Enforcement of the RRO is the responsibility of the local fire authority. On the ground, it is a Fire Safety Officer working for the Fire Service, reporting to the Chief Fire Officer, who undertakes inspections and recommends actions.
As they have to cover a wide geographical area containing an overwhelming number of premises that fall under the RRO, regular inspections are usually confined to high-risk premises such as care homes and high-rise residential buildings. This is now likely to intensify and broaden to other buildings – both newly constructed and older buildings requiring upgrade and remediation works. If poor fire safety management is reported or complaints are received, then investigations will follow.
If the responsible person has failed to comply, the most likely outcome is that they would work with that person to ensure compliance. This may consist of advice or a formal notice where appropriate.
If there is a genuine danger to life, then a restrictive notice may be issued – which might stop the premises being used for cooking or sleeping for example, or it could go further and ban people from using the building.
It may be possible to negotiate different approaches to compliance with the Fire Safety Officer, but if that is unacceptable, then the only recourse would be to make a formal appeal through the magistrate’s court.
More serious offences where there is a genuine disregard for life, may result in a fine or imprisonment. Fines could vary from £5,000 to an unlimited amount, and a prison sentence could be up to two years. In April 2021, a Derbyshire landlord was sentenced to eight months in prison for three breaches of the RRO.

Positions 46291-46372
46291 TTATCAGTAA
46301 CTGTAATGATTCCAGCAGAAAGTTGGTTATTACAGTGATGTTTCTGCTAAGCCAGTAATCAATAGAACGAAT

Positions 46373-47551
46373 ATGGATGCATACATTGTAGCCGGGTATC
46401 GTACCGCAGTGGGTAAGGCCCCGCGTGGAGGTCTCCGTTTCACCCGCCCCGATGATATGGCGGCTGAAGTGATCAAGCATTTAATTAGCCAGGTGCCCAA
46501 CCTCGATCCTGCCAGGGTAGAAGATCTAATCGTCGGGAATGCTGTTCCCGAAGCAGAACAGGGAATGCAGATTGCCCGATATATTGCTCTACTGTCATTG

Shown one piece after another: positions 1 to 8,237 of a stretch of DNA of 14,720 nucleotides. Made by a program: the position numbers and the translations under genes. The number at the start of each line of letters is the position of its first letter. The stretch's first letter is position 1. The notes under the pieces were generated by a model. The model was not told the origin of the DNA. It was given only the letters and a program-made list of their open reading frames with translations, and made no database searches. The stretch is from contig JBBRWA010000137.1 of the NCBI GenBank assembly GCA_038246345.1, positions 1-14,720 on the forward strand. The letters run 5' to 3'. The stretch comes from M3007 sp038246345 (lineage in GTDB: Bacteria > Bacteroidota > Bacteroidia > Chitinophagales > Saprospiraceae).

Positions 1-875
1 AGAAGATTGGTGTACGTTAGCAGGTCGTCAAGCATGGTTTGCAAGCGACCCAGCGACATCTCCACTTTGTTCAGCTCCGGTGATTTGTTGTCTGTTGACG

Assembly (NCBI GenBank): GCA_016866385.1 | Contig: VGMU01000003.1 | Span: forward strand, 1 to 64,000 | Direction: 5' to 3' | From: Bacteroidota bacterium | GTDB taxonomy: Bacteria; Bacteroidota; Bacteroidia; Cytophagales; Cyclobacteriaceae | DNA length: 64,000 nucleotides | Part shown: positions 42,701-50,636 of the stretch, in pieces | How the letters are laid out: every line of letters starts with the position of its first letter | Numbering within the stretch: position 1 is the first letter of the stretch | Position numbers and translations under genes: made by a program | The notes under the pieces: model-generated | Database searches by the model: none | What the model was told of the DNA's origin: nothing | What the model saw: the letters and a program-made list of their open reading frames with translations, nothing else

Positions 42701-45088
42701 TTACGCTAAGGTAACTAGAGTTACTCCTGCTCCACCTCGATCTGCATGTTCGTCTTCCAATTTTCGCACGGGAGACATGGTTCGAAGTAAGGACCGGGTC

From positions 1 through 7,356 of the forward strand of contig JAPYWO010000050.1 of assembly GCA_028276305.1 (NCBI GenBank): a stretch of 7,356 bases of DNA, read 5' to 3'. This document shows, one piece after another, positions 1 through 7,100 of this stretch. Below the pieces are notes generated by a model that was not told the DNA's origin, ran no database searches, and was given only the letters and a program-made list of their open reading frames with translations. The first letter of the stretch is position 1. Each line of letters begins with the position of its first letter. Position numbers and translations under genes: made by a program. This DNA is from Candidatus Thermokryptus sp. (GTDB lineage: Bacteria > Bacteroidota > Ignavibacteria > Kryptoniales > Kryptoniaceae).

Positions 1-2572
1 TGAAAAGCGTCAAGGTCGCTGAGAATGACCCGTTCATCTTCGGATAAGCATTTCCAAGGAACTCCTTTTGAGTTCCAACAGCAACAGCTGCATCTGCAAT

If you previously had a fire certificate
Fire certificates issued under the Fire Precautions Act 1971 will no longer have legal status as this legislation is superseded by the RRO. You will need to make any necessary improvements to comply with the order and ensure that all physical precautions have been properly adhered to.
If your premises were built to recent building regulations, then it should not be necessary to make major improvements to fire safety systems. However, in all cases you must still carry out a full risk assessment and keep it up to date to ensure that all the fire precautions in your premises remain current and adequate. It is important to keep up to date with Emergency Voice Communication and Fire Emergency Evacuation Plans for high-rise residential and commercial buildings, as guidelines around these are changing.